There are three kinds of lies: lies, damned lies and Republican claims about health care.
OK, it’s not news that politicians make misleading claims, some more than others. According to a running tally kept by Daniel Dale of The Toronto Star, as of Monday morning, Donald Trump had said 4,682 false things as president.
But GOP health care claims are special, in several ways. First, they’re outright, clearly intentional lies — not dubious assertions or misstatements that could be attributed to ignorance or misunderstanding. Second, they’re repetitive: Rather than making a wide variety of false claims, Republicans keep telling the same few lies, over and over. Third, they keep doing this even though the public long ago stopped believing anything they say on the subject.
This syndrome demands an explanation, and I’ll get there eventually. Before I do, however, let’s document the things that make GOP health care lies unique.
First, as I said, I’m not talking about mere dubious claims. When Trump officials insisted that the 2017 tax cut would lead to a decade of miraculous growth, their claim made no sense in terms of the underlying economics, and it flew in the face of decades of evidence. But it was a prediction, not a statement of fact, and it’s conceivable (barely) that Trump’s people actually believed it.
But when Mick Mulvaney, the acting White House chief of staff, went on TV Sunday to declare that “every single plan” Trump has put forward “covered pre-existing conditions,” that was just a lie.
Here’s what the Congressional Budget Office said in its assessment of the Republicans’ American Health Care Act, which would have caused 23 million to lose coverage, and would have passed if John McCain hadn’t voted “No”: “People who are less healthy (including those with pre-existing or newly acquired medical conditions) would ultimately be unable to purchase comprehensive non-group health insurance at premiums comparable to those under current law, if they could purchase it at all.”
But Mulvaney’s pre-existing conditions lie, along with his lie about nobody losing coverage if the lawsuit against Obamacare succeeds, was normal by GOP standards. Which brings me to the second reason this particular form of lying is exceptional: Republicans just keep telling the same lies, over and over. Again and again they have promised to maintain coverage and protect pre-existing conditions — then offered plans that would cause tens of millions to lose health insurance, with the worst impact on those already suffering from health problems.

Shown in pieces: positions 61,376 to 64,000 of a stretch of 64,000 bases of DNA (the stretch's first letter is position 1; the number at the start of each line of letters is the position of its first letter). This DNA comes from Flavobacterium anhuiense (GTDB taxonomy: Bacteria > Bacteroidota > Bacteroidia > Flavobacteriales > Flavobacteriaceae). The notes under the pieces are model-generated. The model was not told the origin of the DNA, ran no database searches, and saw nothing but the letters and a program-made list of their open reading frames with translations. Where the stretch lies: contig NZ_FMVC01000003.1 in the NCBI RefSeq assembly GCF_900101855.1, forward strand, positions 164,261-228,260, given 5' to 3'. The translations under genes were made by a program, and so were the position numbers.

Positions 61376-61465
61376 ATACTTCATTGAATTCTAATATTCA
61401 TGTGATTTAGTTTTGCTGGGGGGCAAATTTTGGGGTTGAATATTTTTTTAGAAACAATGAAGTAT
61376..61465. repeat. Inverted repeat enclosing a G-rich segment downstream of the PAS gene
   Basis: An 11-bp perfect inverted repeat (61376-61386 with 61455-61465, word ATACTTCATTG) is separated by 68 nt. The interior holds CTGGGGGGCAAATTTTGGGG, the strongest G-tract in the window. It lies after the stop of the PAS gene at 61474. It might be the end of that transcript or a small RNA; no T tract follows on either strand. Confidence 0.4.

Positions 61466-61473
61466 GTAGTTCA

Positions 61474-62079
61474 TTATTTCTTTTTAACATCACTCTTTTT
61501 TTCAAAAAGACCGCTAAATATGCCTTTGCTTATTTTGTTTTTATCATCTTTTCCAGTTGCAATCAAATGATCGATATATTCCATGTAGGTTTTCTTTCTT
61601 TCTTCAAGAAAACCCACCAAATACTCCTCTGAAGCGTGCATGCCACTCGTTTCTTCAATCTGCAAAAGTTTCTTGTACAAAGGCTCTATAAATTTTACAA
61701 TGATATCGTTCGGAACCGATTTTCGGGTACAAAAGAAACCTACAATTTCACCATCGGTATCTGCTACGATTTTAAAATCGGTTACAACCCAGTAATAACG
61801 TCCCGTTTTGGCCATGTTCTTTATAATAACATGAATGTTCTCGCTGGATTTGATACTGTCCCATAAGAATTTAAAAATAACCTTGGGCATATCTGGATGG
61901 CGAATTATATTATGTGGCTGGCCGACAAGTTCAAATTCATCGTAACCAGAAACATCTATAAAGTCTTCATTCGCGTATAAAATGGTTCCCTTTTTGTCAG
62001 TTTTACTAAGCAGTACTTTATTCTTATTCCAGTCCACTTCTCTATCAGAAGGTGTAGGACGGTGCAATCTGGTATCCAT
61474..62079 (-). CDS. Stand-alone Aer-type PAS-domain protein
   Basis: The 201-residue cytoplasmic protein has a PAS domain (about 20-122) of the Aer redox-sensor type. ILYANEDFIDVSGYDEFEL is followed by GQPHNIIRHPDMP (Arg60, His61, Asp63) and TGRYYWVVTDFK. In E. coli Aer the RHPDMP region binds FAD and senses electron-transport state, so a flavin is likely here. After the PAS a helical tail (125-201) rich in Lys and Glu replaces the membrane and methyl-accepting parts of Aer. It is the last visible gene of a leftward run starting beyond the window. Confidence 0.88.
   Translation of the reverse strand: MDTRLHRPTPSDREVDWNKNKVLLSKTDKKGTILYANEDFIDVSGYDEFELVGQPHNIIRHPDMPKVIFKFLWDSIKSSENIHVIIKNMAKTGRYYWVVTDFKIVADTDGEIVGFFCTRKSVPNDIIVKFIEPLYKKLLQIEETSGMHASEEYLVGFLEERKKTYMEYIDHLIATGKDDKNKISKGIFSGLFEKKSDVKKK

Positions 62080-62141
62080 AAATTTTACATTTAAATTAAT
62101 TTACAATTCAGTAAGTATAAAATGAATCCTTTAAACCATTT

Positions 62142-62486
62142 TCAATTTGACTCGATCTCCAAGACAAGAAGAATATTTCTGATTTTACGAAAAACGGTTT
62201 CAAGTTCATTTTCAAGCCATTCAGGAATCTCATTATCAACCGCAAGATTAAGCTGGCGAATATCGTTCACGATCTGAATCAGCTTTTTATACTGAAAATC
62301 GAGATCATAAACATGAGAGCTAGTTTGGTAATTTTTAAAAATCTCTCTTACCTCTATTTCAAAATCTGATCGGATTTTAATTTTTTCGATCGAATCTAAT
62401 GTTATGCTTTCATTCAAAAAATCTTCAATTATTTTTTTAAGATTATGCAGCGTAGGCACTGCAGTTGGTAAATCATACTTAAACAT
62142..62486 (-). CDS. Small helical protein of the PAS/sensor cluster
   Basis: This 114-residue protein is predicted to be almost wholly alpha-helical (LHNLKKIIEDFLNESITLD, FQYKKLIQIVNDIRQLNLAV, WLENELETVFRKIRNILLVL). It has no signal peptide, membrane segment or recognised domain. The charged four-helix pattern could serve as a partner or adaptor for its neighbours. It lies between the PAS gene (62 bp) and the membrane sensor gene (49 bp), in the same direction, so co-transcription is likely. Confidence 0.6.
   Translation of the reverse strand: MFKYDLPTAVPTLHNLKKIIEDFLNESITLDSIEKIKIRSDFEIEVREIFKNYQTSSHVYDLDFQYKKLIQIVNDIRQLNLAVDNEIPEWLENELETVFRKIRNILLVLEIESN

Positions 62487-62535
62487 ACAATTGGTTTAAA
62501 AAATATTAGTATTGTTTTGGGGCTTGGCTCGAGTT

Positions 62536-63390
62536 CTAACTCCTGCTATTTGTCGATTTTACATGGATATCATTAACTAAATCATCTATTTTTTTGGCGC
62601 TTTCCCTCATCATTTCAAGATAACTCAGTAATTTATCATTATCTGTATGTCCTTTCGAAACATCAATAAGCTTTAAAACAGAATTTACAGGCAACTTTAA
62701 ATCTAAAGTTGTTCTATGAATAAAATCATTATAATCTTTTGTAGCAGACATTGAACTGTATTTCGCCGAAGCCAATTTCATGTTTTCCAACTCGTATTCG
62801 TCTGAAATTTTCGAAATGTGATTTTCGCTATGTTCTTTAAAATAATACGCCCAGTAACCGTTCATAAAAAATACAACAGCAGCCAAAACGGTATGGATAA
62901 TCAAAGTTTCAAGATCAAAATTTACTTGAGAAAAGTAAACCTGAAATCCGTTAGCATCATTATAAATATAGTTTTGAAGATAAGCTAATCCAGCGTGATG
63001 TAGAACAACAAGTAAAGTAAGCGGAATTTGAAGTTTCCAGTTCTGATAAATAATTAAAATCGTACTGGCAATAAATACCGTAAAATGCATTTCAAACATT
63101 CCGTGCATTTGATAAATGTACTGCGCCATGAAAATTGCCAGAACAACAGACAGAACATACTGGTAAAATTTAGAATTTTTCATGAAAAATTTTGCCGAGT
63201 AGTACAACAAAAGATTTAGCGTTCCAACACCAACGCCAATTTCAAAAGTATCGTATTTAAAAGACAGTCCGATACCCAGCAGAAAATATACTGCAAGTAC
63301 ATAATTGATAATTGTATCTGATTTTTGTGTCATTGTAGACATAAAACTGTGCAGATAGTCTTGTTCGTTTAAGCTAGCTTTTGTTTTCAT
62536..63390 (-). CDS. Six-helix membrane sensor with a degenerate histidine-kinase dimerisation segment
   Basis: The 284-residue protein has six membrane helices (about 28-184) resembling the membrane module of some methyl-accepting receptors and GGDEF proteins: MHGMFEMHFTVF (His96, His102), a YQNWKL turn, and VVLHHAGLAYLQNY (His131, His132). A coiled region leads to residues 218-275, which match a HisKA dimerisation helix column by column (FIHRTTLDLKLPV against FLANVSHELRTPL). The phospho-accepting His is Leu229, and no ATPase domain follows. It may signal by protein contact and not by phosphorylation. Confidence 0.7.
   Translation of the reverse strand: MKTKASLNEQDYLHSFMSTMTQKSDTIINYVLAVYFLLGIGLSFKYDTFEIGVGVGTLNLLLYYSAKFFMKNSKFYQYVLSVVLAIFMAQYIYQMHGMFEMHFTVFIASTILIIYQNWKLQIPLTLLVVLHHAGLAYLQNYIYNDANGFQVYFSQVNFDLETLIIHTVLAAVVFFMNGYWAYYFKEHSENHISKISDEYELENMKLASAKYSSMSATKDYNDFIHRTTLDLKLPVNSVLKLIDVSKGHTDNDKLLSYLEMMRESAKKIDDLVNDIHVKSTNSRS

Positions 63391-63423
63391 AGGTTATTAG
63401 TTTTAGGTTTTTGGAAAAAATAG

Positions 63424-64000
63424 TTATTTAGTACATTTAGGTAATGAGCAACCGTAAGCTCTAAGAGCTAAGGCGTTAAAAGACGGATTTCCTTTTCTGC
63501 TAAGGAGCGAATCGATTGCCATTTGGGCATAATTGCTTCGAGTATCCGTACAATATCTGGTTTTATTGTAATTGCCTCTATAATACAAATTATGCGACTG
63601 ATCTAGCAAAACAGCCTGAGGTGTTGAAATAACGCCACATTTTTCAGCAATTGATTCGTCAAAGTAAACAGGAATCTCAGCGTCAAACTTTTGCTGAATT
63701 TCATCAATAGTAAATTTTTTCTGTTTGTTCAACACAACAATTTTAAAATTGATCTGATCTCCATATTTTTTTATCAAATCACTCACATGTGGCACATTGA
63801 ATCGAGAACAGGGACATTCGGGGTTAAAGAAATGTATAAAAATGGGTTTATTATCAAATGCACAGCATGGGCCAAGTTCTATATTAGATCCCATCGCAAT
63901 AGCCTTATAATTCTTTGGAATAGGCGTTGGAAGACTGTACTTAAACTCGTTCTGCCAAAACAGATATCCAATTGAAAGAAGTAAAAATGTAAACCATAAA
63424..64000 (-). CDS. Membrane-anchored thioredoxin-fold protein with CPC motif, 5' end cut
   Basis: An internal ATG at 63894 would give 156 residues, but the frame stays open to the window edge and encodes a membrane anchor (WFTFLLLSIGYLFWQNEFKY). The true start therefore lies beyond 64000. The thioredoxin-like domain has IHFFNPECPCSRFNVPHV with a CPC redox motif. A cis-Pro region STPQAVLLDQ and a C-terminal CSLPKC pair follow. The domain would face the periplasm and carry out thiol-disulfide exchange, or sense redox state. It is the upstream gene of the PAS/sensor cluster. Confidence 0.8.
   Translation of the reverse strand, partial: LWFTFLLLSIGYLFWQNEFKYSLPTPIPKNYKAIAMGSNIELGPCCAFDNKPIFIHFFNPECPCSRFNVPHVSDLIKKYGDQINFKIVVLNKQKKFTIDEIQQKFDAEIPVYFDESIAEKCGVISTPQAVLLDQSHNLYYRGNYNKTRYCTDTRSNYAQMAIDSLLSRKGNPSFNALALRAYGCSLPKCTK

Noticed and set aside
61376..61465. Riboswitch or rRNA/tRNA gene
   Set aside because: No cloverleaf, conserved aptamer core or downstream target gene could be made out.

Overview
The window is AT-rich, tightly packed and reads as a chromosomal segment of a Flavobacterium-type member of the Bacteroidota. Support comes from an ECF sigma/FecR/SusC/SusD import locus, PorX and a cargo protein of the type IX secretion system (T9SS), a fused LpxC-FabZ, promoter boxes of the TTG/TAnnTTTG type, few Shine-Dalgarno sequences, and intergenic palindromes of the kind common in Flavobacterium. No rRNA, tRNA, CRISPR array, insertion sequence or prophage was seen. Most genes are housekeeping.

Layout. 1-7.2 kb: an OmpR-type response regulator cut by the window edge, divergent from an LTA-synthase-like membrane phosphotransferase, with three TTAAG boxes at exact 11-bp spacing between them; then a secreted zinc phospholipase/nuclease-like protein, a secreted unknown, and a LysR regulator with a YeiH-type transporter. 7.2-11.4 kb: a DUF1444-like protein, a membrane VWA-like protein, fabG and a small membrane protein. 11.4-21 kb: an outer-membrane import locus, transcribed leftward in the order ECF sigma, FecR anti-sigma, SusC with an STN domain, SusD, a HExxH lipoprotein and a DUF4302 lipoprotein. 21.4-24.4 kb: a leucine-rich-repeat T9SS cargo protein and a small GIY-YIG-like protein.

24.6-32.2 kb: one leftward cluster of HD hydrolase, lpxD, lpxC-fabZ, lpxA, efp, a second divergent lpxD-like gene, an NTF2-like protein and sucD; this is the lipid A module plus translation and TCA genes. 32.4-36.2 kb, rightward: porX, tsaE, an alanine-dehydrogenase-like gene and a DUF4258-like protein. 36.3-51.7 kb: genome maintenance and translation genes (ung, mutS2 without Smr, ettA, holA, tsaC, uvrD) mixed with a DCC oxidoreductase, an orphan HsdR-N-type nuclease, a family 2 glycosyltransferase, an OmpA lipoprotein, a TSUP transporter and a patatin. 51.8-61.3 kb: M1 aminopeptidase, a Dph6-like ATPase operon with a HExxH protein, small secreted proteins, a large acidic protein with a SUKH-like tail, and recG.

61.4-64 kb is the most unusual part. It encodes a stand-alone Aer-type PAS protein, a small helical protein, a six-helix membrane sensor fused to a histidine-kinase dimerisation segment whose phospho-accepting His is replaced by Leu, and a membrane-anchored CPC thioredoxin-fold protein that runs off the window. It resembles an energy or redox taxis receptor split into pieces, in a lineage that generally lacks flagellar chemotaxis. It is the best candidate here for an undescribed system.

The funny thing — which is my third point — is that almost nobody seems to believe these lies. On the eve of last year’s midterm elections, the public trusted Democrats over Republicans to protect Americans with pre-existing conditions by 58 percent to 26 percent. A margin this big tells us that even Trump supporters knew their man was lying on this issue.
So what’s behind the persistence of RHLS — Republican health care lying syndrome?
Well, public opinion here is clear: Americans want everyone to have access to health care. There isn’t even that much of a partisan divide: An overwhelming majority of Republicans don’t believe insurance companies should be allowed to deny coverage or charge more to those with pre-existing conditions.
This public near-unanimity is one reason Medicare is so popular. Getting older — and thus joining a group with much higher average health costs than the rest of the population — is, after all, the ultimate pre-existing condition.
But there are only two ways to cover people with pre-existing conditions, and both are anathema to conservative ideology.
One is to have taxpayers pay the bills directly, which is what Medicare does.
The other combines regulation and subsidies. Insurance companies must be prohibited from discriminating based on medical history — a prohibition that must include preventing them from issuing bare-bones policies that will appeal only to those in good health — but that won’t do the job by itself. Healthy people must also be induced to sign up, to provide a good risk pool, which means subsidizing premiums for those with lower incomes and, preferably although not totally necessary, imposing a penalty on those without insurance.
If the second option sounds familiar, it should. It’s what countries like the Netherlands and Switzerland do; it’s also a description of, you guessed it, Obamacare.
But Republicans cannot admit that the only way to protect pre-existing conditions is to emulate Democratic policies. The party of Eisenhower, or even the party of Nixon, might have been able to do such a thing, but the party of Fox News cannot.
Nor, however, do Republicans dare admit that they have no interest in providing protection that a vast majority of voters demands. So they just keep lying.
You may, by the way, have heard talk about GOP members of Congress opposed to Trump’s new health care push. But they share his goals; they’re just questioning his timing. The whole party still wants to take away your health care. It just hopes to get through the next election before you find out.